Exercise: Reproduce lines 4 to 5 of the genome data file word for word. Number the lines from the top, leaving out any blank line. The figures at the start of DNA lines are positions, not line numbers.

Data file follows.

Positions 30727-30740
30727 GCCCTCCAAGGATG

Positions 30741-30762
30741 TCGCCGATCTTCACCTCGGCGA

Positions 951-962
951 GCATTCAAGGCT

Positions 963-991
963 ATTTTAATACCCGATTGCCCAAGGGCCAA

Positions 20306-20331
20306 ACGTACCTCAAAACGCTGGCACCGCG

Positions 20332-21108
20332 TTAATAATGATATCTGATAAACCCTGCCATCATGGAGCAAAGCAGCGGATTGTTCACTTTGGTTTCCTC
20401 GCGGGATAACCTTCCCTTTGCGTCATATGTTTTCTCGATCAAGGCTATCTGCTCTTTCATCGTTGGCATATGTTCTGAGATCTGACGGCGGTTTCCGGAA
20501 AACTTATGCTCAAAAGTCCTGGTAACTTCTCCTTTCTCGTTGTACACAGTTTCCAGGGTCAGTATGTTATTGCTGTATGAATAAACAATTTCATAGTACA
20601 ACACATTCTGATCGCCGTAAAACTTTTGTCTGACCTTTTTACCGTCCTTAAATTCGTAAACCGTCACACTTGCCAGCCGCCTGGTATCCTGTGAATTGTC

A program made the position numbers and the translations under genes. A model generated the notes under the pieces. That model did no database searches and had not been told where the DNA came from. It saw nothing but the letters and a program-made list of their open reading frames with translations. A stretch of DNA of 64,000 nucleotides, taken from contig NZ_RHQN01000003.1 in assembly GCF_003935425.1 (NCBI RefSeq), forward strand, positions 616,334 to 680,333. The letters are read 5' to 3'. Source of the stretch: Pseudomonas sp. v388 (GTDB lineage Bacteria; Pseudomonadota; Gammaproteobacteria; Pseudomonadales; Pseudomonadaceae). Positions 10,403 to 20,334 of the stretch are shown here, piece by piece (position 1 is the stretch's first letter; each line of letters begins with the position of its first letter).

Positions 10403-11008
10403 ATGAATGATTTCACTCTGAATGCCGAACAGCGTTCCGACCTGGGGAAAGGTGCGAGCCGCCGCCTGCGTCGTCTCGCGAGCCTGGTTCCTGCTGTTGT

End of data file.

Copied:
30741 TCGCCGATCTTCACCTCGGCGA

Positions 951-962